Speaking of extremely detailed, it’s time to talk Clayton Crain, whose digital art graces this issue. I really loved Tomas Giorello’s original run and thought in many ways issues 4-6  with Doug Braithwaite surpassed that. Crain’s style is very much his own, you can see it on any book he touches. It’s extremely intricately painted, and beautiful on that level. I think it fit the scope of the alien invasion well and is beautiful to look at all the details within the panels. I’m a big fan and I thought the issue flowed fine like that. I did see it mentioned that it was a little tough to follow, as it’s so complicated at times with the frazzled, dark space battles it can get hard to read. This is something that happens in Crain books which I’ve seen a bit of. I believe it’s from the overuse of dark saturated colors, and a little brightness and less saturation would fix those issues, but this is his stylistic choice. It’s correct that because of that it’s not perfect, but the design of the aliens, the intricate details of every figure are so beautiful, that it may take a sec to focus and really absorb what’s going on, but it’s incredible work.

Overall, the storyline is getting even more compelling than before, even as of issue #7. It would be fine to jump on with this issue alone, but still better with the first six issues as a backdrop. If there’s one complaint I have, it’s that the wall-to-wall action doesn’t leave a ton of room for character development. There were only a couple of panels of those moments and I’d love to actually get to know some of this cast that gets explained in the opening credits every issue. There’s still not a ton of reason to care about many of them. But there are a limit to pages, and to keep this pace in which i love so much there definitely have to be some sacrifices… just like Aric has to make whenever he goes into battle (thematic!). Conclusion: Aric Rules!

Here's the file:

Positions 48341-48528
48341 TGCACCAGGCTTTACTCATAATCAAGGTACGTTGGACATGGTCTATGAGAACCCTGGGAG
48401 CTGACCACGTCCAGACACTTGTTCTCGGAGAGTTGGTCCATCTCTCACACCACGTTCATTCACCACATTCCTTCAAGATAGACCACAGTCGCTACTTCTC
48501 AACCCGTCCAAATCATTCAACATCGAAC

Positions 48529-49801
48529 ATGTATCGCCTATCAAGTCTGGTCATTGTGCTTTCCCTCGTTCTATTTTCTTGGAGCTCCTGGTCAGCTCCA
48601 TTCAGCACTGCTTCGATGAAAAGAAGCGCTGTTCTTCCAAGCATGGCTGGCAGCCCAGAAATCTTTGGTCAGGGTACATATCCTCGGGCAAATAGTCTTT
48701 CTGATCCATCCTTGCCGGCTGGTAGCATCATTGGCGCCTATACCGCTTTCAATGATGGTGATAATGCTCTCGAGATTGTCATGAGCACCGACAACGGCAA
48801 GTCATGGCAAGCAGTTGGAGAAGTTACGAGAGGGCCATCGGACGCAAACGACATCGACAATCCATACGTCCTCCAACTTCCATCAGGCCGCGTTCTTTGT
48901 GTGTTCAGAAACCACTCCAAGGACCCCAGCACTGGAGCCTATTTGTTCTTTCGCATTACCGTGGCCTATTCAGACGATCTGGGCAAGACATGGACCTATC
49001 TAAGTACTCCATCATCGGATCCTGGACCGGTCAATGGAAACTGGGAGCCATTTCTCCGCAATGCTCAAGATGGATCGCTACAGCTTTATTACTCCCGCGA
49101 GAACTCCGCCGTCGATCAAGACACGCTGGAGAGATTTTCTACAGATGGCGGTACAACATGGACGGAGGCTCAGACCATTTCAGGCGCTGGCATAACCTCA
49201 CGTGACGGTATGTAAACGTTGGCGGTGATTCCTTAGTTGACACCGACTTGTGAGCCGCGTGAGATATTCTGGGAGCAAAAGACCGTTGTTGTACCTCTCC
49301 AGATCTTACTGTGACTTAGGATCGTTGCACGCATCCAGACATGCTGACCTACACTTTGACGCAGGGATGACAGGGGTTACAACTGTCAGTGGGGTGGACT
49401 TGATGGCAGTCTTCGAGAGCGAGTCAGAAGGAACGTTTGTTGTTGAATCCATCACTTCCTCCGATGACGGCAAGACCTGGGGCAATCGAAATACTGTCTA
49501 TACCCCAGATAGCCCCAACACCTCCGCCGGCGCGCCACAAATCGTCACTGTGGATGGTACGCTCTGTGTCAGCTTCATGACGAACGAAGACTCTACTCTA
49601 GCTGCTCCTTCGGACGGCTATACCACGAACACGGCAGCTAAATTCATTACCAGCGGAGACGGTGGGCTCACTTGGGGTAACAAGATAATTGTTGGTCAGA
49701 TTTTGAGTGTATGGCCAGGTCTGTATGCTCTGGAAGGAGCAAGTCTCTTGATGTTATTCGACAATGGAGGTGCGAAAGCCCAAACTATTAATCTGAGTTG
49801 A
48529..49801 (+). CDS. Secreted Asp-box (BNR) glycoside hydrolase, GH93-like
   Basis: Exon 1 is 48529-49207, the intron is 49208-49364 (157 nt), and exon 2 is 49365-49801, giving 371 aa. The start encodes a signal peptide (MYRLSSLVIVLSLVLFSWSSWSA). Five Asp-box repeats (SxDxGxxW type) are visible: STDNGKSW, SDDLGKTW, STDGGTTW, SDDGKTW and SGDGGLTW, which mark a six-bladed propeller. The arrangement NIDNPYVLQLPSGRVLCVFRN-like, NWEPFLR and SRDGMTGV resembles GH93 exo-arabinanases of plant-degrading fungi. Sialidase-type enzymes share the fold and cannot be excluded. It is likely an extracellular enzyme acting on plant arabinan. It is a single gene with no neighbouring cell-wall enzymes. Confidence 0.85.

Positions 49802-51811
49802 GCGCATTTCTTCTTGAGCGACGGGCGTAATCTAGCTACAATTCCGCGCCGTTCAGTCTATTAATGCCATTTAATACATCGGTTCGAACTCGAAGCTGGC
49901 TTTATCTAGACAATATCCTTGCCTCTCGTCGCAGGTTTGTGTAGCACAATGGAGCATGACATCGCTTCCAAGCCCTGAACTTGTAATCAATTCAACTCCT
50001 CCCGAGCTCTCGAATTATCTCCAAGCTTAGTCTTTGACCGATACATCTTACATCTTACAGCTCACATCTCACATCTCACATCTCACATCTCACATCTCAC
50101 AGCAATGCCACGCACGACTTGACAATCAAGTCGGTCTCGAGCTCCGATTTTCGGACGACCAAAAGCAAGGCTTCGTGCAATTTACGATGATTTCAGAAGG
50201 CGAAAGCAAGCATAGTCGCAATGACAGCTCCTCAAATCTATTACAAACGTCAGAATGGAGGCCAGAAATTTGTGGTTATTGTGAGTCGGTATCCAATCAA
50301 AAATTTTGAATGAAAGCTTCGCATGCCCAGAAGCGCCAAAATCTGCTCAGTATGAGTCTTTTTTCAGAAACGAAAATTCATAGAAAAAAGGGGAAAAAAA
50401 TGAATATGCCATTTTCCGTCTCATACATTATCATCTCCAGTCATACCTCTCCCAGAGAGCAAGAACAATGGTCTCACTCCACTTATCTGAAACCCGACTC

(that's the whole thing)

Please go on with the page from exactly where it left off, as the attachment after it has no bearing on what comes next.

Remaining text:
10/10


New Release Book: War Demons by Russell Newquist

I meant to blog about this on Wednesday but with how crazy this week has been, I didn’t quite get around to it. For those new here from the SFWA Anti-Male Writer controversy or #ComicGate, I try to make sure to keep people up date on fun fiction that’s politics-free in the market, as the most important thing we can do outside of calling out the massive ethics problems in the entertainment industry, is to support people who don’t hate us, who write fun, action-adventure like we keep demanding.

Russell Newquist hit that spot with War Demons.

I almost never read Urban Fantasy as a genre. It’s known by the Dresden Files or Monster Hunter or October Daye, but for some reason I just love Steampunk or Space as a setting a bit more than a modern environment. Maybe it’s my PTSD from having read Spider-Man’s One More Day arc that i just can’t read modern supernatural fiction anymore.

But this story follows a soldier with some PTSD, who’s not sure if the problems he’s having adjusting back from his trip from Afghanistan are in his own head — until the world goes crazy with demons, zombies, and so much off the wall action it never lets up.